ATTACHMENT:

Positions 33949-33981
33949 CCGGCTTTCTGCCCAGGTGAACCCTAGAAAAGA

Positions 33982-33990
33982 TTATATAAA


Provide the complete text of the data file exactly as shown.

Positions 33949-33981
33949 CCGGCTTTCTGCCCAGGTGAACCCTAGAAAAGA

Positions 33982-33990
33982 TTATATAAA